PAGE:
I've been to both the Arlington & Bedford locations. The Arlington location has been closed for a few months at least. They did carry Pennsylvania Dutch (fountain) the one time I stopped by, so I'm pretty sure the original location has it as well. I came across a .pdf file of their menu. There's no mention of birch beer (the website I got it from posted it in '06), but you can always call to verify.


                    1. re: JustYum

                      Go to Billadelphia.

                      Bedford and (new) Ft. Worth locations.

                  2. re: OCNC

                    Ok so...I work at a culinary school and food is pretty much my life so I feel that I have to chime in on this Texadelphia issue. I am a Longhorn(Hook 'Em) and Texadelphia is an Austin original so I want to love them BUT....

                    Their Cheesesteaks are the biggest, lamest, limpest joke of a sandwich I have ever encountered. Mozzarella cheese and sweet peppers. Really? Only on a sub.

                    I can't tell you how disappointed you will be with that place if you are looking for a legit Cheesesteak.

                    My 2c.

                  3. I think Fred's Philly is about the best cheesesteak you can get around here. The original location in Plano on 15th St is the best, IMHO. I live in Allen, where they have opened a satellite Fred's, and I drive into Plano to go to the mothership. I like sweet peppers on my cheesesteak (yeah, I know it's heresy), and the Allen location is ALWAYS out of sweet peppers (or maybe they never order them).

                    As far as I know, however, no Wiz is available at any of the Fred's, if that's a showstopper.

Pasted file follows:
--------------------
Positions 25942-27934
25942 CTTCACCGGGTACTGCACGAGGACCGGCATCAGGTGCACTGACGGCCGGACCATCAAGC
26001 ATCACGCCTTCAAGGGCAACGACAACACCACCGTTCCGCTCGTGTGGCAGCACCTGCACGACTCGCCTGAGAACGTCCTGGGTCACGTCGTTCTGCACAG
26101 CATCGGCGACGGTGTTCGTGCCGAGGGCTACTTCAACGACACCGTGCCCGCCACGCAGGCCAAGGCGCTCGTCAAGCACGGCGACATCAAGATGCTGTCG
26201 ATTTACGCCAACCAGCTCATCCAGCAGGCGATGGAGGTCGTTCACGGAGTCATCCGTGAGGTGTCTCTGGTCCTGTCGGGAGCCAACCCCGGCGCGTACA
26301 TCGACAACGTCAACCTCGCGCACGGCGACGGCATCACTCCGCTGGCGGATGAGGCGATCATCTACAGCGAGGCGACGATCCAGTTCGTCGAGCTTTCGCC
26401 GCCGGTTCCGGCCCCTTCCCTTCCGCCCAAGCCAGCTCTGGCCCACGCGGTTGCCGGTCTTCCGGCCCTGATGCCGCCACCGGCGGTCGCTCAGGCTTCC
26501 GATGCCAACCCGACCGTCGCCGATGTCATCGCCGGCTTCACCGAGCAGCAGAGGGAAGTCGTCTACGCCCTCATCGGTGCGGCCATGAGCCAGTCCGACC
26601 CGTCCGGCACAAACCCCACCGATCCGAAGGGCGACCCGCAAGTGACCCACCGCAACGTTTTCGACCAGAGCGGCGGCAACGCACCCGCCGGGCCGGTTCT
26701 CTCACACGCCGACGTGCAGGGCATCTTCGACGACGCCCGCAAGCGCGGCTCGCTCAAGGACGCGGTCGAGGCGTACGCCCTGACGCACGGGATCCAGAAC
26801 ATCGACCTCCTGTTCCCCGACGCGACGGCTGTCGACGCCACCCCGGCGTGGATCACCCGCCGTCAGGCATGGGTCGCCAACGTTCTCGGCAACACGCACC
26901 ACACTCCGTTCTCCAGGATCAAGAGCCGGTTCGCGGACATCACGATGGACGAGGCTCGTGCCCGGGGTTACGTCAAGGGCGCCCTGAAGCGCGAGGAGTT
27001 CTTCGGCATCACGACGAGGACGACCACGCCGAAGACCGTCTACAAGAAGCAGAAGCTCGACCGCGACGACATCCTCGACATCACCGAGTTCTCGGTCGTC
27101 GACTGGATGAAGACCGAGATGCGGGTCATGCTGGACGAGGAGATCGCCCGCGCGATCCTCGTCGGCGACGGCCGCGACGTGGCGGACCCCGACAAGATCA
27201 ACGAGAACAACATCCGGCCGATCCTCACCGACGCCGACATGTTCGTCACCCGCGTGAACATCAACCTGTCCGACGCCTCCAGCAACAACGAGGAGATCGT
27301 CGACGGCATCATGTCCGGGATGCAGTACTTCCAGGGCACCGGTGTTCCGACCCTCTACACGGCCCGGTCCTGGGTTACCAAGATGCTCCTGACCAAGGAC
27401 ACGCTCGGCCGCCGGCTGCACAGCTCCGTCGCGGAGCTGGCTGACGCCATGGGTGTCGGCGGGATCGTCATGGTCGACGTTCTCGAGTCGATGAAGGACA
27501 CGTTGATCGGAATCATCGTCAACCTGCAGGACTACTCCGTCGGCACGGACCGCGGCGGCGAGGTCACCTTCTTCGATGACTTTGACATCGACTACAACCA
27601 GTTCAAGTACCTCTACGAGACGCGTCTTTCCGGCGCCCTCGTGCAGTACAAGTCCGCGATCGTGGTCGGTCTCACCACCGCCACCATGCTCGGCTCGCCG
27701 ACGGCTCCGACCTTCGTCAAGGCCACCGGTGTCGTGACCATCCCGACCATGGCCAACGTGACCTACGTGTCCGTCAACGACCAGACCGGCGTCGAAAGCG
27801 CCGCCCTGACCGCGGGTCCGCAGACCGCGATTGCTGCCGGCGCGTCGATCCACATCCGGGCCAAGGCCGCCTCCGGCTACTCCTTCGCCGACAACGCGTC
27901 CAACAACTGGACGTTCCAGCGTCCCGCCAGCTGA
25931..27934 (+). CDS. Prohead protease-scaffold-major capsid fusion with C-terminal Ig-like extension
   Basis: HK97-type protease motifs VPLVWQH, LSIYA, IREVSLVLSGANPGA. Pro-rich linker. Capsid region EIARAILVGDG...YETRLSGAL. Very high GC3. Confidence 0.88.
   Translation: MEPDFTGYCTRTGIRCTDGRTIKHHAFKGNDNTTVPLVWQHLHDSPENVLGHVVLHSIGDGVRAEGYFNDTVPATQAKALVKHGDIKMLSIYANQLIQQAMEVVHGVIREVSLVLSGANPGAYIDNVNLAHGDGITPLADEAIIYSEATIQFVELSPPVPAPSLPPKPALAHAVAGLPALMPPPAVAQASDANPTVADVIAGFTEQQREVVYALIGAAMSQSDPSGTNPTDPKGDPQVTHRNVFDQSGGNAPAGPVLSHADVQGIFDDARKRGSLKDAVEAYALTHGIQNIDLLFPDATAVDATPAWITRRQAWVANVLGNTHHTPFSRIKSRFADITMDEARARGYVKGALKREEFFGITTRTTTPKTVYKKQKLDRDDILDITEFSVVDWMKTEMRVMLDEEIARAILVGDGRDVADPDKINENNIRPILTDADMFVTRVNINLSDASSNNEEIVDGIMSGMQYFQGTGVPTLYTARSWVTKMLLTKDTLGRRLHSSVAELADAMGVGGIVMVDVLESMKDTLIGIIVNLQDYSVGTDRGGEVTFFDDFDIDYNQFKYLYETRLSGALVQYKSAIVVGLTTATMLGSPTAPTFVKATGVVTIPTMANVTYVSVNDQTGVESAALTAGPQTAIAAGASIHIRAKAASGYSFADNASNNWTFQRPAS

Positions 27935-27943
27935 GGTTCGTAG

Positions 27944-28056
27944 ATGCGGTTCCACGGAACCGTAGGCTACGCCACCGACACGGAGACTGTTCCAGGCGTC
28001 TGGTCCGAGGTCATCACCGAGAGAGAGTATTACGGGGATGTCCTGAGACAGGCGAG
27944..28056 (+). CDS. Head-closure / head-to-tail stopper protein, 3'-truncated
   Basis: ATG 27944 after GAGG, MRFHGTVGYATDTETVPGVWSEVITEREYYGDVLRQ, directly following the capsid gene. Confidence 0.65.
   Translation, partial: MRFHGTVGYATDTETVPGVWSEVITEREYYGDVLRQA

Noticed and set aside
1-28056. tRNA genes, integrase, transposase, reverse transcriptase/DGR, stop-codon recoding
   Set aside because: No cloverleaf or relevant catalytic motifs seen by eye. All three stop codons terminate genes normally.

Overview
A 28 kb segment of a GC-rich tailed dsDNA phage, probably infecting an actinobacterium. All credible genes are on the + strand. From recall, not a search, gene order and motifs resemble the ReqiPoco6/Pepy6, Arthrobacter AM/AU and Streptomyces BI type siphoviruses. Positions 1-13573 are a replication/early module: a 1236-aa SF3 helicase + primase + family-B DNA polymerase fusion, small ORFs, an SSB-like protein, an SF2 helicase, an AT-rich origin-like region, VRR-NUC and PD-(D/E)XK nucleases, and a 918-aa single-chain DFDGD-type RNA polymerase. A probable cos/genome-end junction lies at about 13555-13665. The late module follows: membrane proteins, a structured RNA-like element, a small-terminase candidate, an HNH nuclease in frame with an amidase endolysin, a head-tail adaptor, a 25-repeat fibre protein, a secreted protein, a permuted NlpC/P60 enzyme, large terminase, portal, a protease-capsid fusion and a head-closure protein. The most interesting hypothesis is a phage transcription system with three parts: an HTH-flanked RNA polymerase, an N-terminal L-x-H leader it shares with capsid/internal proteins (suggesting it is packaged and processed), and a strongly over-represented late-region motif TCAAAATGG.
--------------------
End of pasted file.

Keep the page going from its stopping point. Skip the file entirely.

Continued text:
2 Replies
                    1. re: mrbean

                      Havent tried Fred's, but I'll cosign on what gavlist said about billedelphia. That the closest to the real thing that ive had around here. They ship in their bread and tastycakes from Philly. And they do em up cheese whiz style if thats what you dig. Its pretty much take out only, though. Unless you want to eat at one of the benches that they have right beside it. Im not sure, but I think that a few years ago they opened a dine in location in Arlington. I dont know if its still open and i seem to remember some people saying that it wasnt as good as the Bedford location.

                      1. re: mrbean

                        forgot about Fred's - they used to have a shop closer to me, but it closed. Those were respectable too, although as I recall they took a stance on the wiz issue (although I can't remember which side they took).

                      2. Texadelphia uses the little Sysco 'hockey pucks' that are called 'break-a-way meat'. This is an extruded beef product that is wound up into a general puck shape that comes in several sizes, depending on how much meat you wish to offer your guest. It is set on the flat top and fried. As it cooks, it breaks apart. Add onion and pepper, and you have a Texadelphia sandwich.

                        Also comes in chicken. At one time they offered a corned beef version (even larger gag) for a philly rueben. I don't think that product lasted long. All these are made for Sysco by Advanced Food Company under the brand of Steak Eze.